Vaccine Tourism Has Started With Trips To The UAE, India And Morocco

I think everyone’s ready to get back to normal after 2020 and a rocky start to 2021. Vaccines hold that promise, but the rollout is slow. And those with the means will go to lengths to accelerate their shots. That’s why I wrote back in November that I expected vaccine tourism to become a trend in early 2021. Last month we started to see travel agencies advertising vaccine tourism packages. And now trips are actually happening.

Concierge service Knightsbridge Circle in the U.K. is offering members trips to both the United Arab Emirates and India for vaccinations.

“It’s very exciting to say that we can offer the vaccine now,” says founder Stuart McNeill. “We’ve been proactive in offering it to all of our existing members.”

And the inoculations are already well underway, with members based both in the UK and abroad flying out for vaccination holidays, many on private jets. “It’s like we’re the pioneers of this new luxury travel vaccine programme.

You go for a few weeks to a villa in the sunshine, get your jabs and your certificate and you’re ready to go,” says McNeill, who assumes that many such members have flown out under the business/education trip exemption.

So far they’ve offered the Pfizer and Sinopharm vaccines in the U.A.E., and have now launched India vaccinations. They are also setting up Marrakech, where they’ve arranged to transport AstraZeneca shots from India. Some participants stay in-country between shots while others come and go. Total cost for the trip can be up to $55,000 including first class accommodations and flights. The Concierge service charges around $35,000 a year for membership.

People are so tired of lockdowns one woman tried to escape curfew by putting a leash on her husband and taking him for a walk since they didn’t have a dog. (Earlier this year people in Spain were renting out their dogs for 20 euros an hour because dog walking allowed people to leave their homes, the dogs were exhausted.)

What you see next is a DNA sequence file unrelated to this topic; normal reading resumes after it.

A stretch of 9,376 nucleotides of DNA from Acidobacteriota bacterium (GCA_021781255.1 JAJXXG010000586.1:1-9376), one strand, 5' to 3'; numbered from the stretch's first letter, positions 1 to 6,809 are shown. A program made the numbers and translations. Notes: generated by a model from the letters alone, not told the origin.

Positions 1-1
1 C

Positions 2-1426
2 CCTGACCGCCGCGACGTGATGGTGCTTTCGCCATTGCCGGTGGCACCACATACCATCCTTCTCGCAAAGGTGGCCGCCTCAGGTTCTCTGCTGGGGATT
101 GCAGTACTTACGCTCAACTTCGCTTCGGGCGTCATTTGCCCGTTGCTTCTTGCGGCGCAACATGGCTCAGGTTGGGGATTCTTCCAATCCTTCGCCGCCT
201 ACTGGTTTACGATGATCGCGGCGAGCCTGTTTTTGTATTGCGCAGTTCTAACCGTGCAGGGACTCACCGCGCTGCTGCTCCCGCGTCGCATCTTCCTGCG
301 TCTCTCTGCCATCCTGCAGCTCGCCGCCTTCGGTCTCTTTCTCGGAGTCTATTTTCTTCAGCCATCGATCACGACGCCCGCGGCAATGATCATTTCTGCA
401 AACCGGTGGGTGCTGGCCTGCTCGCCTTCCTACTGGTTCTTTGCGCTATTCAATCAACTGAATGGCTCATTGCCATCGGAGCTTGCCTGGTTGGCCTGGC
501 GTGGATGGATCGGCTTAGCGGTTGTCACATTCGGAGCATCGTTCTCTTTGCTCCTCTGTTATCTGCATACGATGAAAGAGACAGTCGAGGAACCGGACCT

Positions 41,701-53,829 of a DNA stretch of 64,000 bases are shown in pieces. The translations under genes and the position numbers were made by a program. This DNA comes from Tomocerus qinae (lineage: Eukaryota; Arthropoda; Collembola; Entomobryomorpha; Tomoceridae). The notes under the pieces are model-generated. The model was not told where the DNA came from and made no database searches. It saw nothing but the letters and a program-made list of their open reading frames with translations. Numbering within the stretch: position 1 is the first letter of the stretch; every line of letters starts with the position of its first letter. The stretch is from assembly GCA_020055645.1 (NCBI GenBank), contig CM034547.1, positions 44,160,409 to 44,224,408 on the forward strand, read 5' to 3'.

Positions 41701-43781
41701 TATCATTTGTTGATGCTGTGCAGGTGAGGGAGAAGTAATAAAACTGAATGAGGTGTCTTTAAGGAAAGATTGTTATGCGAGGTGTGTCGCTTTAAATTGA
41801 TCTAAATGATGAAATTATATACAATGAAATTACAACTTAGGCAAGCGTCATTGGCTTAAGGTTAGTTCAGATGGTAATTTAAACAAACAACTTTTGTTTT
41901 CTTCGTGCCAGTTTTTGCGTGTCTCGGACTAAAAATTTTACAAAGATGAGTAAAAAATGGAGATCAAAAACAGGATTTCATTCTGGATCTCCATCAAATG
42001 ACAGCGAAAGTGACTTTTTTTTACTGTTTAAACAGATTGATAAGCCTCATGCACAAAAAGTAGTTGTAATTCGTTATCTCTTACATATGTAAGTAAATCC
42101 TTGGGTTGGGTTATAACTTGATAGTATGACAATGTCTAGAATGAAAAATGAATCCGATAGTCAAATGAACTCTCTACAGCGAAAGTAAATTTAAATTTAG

China’s Sinopharm vaccine and Oxford-AstraZeneca aren’t as effective in Phase 3 trials as Pfizer-BioNTech or Moderna (though they’re more effective than Sinovac’s). You might expect some people to weigh waiting for one of the more effective mRNA vaccines against early access to one that’s reported to be somewhat less effective. But remember that the AstraZeneca shot reported 100% effectiveness at avoiding hospitalization and that’s probably the most important metric. And with the pandemic raging on both sides of the Pond, and fears heightened by new more transmissible strains, why wait?

Now, some will wonder whether this is ethical. After all, doesn’t taking a dose as a vaccine tourist take away a dose from someone else? The concierge service says they haven’t arranged vaccination for anyone under 65 but let’s leave that aside. More money can expand capacity for vaccine production. Selling vaccines is one way to make it possible to vaccinate more people.

(HT: Paddle Your Own Kanoo)

About Gary Leff

Gary Leff is one of the foremost experts in the field of miles, points, and frequent business travel - a topic he has covered since 2002. Co-founder of frequent flyer community, emcee of the Freddie Awards, and named one of the "World's Top Travel Experts" by Conde' Nast Traveler (2010-Present) Gary has been a guest on most major news media, profiled in several top print publications, and published broadly on the topic of consumer loyalty. More About Gary »

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  1. […] Apocryphal Winston Churchill stories are the best stories. In one, Churchill approached Lady Astor and asked if she’d sleep with him for a million pounds sterling. She stammers for a moment and agrees. He then asks if she’d do it for just 50 pence and she’s offended, “What kind of woman do you think I am?” to which Churchill responds, “We’ve already established that, Madam. Now we’re just haggling over price.” You can even spend money on a vaccine. […]